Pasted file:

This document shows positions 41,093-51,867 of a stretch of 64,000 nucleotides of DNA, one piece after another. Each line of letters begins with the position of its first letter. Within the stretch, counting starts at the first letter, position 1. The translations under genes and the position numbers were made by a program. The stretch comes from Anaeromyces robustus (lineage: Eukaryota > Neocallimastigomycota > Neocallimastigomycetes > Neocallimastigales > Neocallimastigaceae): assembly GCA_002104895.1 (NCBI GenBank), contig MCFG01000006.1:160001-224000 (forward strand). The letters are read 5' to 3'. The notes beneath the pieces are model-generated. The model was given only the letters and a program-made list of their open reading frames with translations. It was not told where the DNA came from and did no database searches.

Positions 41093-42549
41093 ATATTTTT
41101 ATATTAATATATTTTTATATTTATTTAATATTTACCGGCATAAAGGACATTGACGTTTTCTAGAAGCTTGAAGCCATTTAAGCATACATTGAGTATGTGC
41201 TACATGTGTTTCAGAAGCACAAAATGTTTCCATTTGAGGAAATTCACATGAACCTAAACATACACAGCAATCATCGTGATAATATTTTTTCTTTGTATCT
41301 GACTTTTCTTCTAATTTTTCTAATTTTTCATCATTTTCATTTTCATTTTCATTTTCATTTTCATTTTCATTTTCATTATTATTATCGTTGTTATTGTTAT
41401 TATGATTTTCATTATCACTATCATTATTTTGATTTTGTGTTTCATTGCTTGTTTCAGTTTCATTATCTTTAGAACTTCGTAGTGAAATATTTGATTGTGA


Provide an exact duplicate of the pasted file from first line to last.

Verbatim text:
This document shows positions 41,093-51,867 of a stretch of 64,000 nucleotides of DNA, one piece after another. Each line of letters begins with the position of its first letter. Within the stretch, counting starts at the first letter, position 1. The translations under genes and the position numbers were made by a program. The stretch comes from Anaeromyces robustus (lineage: Eukaryota > Neocallimastigomycota > Neocallimastigomycetes > Neocallimastigales > Neocallimastigaceae): assembly GCA_002104895.1 (NCBI GenBank), contig MCFG01000006.1:160001-224000 (forward strand). The letters are read 5' to 3'. The notes beneath the pieces are model-generated. The model was given only the letters and a program-made list of their open reading frames with translations. It was not told where the DNA came from and did no database searches.

Positions 41093-42549
41093 ATATTTTT
41101 ATATTAATATATTTTTATATTTATTTAATATTTACCGGCATAAAGGACATTGACGTTTTCTAGAAGCTTGAAGCCATTTAAGCATACATTGAGTATGTGC
41201 TACATGTGTTTCAGAAGCACAAAATGTTTCCATTTGAGGAAATTCACATGAACCTAAACATACACAGCAATCATCGTGATAATATTTTTTCTTTGTATCT
41301 GACTTTTCTTCTAATTTTTCTAATTTTTCATCATTTTCATTTTCATTTTCATTTTCATTTTCATTTTCATTTTCATTATTATTATCGTTGTTATTGTTAT
41401 TATGATTTTCATTATCACTATCATTATTTTGATTTTGTGTTTCATTGCTTGTTTCAGTTTCATTATCTTTAGAACTTCGTAGTGAAATATTTGATTGTGA